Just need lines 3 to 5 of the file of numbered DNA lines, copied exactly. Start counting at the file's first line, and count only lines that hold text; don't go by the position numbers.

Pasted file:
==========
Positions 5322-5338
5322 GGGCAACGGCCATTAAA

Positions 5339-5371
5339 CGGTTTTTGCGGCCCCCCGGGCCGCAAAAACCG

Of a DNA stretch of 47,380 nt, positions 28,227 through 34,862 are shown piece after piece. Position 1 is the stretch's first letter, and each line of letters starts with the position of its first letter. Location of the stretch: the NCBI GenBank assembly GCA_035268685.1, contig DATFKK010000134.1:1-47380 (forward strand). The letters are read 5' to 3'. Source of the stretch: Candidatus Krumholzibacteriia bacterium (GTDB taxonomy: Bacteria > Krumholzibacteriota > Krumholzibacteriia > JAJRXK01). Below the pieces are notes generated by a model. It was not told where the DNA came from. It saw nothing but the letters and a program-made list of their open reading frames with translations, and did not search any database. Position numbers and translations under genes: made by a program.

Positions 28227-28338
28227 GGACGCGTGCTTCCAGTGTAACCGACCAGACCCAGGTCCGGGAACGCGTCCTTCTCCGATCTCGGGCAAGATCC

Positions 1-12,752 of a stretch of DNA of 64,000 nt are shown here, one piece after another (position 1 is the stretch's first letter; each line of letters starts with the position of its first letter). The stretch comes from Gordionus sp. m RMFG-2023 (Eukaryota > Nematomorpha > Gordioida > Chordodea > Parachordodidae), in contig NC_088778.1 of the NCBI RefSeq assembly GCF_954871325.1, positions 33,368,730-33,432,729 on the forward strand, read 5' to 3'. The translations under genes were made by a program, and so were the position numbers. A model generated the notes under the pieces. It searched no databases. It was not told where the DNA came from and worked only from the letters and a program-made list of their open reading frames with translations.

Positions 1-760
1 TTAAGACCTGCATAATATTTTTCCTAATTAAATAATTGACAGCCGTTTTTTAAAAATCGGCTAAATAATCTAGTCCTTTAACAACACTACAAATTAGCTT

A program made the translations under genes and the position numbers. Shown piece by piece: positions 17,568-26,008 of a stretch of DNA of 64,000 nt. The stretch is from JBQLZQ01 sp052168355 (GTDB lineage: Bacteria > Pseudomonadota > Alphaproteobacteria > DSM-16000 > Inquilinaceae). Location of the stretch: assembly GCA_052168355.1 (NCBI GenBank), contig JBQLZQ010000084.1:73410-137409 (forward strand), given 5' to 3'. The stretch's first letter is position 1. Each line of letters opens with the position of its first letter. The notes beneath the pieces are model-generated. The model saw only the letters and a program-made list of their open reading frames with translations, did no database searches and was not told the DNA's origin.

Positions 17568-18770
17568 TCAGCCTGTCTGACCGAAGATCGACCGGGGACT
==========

Positions 5339-5371
5339 CGGTTTTTGCGGCCCCCCGGGCCGCAAAAACCG

Of a DNA stretch of 47,380 nt, positions 28,227 through 34,862 are shown piece after piece. Position 1 is the stretch's first letter, and each line of letters starts with the position of its first letter. Location of the stretch: the NCBI GenBank assembly GCA_035268685.1, contig DATFKK010000134.1:1-47380 (forward strand). The letters are read 5' to 3'. Source of the stretch: Candidatus Krumholzibacteriia bacterium (GTDB taxonomy: Bacteria > Krumholzibacteriota > Krumholzibacteriia > JAJRXK01). Below the pieces are notes generated by a model. It was not told where the DNA came from. It saw nothing but the letters and a program-made list of their open reading frames with translations, and did not search any database. Position numbers and translations under genes: made by a program.